Journal Club Article for February 26th, 2021

We will dis­cuss the linked arti­cle at our next week­ly Jour­nal Club meet­ing. The arti­cle is titled “Using ITS2 metabar­cod­ing and microscopy to analyse shifts in pollen diets of hon­ey bees and bum­ble bees along a mass-flow­er­ing crop gradient”.

https://massasoit.zoom.us/j/96355527272

Meet­ing ID: 96355527272

Abstract: World­wide pol­li­na­tor declines lead to pol­li­na­tion deficits in crops and wild plants, and man­aged bees are fre­quent­ly used to meet the increas­ing demand for pol­li­na­tion. How­ev­er, their for­ag­ing can be affect­ed by flower avail­abil­i­ty and colony size. We inves­ti­gat­ed how mass-flow­er­ing oilseed rape (OSR) can influ­ence the pollen resource use of small and large hon­ey bee (Apis mel­lif­era L.) and bum­ble bee (Bom­bus ter­restris L.) colonies. Colonies were placed adja­cent to straw­ber­ry fields along a gra­di­ent of OSR avail­abil­i­ty in the land­scapes. We used ITS2 metabar­cod­ing to iden­ti­fy the pollen rich­ness based on ITS2 ampli­con sequenc­ing and microscopy for quan­tifi­ca­tion of tar­get pollen. Bum­ble bees col­lect­ed pollen from more dif­fer­ent plant gen­era than hon­ey bees. In both species, straw­ber­ry pollen col­lec­tion decreased with high OSR avail­abil­i­ty but was facil­i­tat­ed by increas­ing straw­ber­ry flower cov­er. Colony size had no effect. The rela­tion­ship between next-gen­er­a­tion sequenc­ing-gen­er­at­ed ITS2 ampli­con reads and micro­scop­ic pollen counts was pos­i­tive but pollen type-spe­cif­ic. Bum­ble bees and, to a less­er degree, hon­ey bees col­lect­ed pollen from a wide vari­ety of plants. There­fore, in order to sup­port pol­li­na­tors and asso­ci­at­ed pol­li­na­tion ser­vices, future con­ser­va­tion schemes should sus­tain and pro­mote pollen plant rich­ness in agri­cul­tur­al land­scapes. Both bee species respond­ed to the avail­abil­i­ty of flower resources in the land­scape. Although hon­ey bees col­lect­ed slight­ly more straw­ber­ry pollen than bum­ble bees, both can be con­sid­ered as crop pol­li­na­tors. Metabar­cod­ing could pro­vide sim­i­lar quan­ti­ta­tive infor­ma­tion to microscopy, tak­ing into account the pollen types, but there remains high poten­tial to improve the method­olog­i­cal weaknesses.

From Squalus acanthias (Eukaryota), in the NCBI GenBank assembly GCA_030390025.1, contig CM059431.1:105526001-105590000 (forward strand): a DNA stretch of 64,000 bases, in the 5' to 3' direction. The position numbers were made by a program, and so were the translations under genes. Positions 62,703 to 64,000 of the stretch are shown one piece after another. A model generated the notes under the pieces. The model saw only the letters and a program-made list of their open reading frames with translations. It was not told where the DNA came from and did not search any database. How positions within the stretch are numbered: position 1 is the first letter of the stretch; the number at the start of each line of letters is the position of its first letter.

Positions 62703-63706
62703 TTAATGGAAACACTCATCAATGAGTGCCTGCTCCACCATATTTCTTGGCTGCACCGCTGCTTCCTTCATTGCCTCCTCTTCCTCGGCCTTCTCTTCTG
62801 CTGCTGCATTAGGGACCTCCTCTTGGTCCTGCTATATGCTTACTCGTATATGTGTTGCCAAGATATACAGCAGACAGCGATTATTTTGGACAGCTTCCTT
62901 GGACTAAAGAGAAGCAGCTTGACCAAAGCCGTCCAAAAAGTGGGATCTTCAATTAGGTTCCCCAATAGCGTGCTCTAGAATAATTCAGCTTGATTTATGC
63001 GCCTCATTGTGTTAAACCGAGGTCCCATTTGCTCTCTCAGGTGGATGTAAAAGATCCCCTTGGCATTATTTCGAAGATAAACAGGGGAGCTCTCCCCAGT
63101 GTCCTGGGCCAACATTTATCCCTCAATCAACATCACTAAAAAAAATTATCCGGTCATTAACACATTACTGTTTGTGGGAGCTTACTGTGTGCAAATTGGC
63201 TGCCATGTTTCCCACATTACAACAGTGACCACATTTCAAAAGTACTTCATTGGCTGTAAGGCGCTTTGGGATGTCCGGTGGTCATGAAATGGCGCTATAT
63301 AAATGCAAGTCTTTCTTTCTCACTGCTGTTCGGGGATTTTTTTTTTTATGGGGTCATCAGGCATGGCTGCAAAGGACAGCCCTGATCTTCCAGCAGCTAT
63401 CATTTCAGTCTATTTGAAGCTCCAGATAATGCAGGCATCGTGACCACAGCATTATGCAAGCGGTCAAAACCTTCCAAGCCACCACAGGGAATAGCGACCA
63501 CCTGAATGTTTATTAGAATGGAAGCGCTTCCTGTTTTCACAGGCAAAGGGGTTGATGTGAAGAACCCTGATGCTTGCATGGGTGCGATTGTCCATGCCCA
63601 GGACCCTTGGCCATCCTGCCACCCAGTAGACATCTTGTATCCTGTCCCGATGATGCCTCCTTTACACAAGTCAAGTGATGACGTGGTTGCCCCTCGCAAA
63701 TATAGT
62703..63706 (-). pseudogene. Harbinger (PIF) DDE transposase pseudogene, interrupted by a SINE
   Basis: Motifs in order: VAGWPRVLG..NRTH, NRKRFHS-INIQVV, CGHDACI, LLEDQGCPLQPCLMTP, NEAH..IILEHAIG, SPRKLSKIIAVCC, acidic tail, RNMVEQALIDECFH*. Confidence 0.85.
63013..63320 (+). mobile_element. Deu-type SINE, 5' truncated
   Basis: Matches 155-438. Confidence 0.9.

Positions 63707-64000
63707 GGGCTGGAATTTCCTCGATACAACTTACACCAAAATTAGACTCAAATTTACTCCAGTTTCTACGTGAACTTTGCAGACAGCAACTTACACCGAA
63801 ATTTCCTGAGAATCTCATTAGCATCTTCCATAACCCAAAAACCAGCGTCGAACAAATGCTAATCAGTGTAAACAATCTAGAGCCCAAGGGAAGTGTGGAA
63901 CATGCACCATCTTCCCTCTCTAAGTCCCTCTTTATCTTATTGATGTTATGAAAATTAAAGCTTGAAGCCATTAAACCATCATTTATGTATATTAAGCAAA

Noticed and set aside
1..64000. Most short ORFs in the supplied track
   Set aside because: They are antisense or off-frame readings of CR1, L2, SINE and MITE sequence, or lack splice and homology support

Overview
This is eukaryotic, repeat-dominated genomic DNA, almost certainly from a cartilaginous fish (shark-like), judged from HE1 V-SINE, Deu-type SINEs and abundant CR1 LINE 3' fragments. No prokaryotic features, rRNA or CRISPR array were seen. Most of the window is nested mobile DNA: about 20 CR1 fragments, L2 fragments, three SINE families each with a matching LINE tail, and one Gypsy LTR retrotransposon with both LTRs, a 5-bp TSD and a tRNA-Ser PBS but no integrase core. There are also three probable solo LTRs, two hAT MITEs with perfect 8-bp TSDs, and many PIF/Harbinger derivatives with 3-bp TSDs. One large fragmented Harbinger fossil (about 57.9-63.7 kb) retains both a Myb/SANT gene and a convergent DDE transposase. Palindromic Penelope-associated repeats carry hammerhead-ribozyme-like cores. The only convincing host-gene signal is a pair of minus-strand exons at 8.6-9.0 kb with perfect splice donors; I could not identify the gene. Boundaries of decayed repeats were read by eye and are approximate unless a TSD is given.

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Mas­sas­oit Com­mu­ni­ty Col­lege encour­ages per­sons with dis­abil­i­ties to par­tic­i­pate in its pro­grams and activ­i­ties. If you antic­i­pate need­ing any type of accom­mo­da­tion or have ques­tions relat­ed to access for this event, please con­tact the Divi­sion of Sci­ence and Math­e­mat­ics at sciencemath@massasoit.edu in advance of your par­tic­i­pa­tion or vis­it.


Pho­to by Robin Can­field on Unsplash

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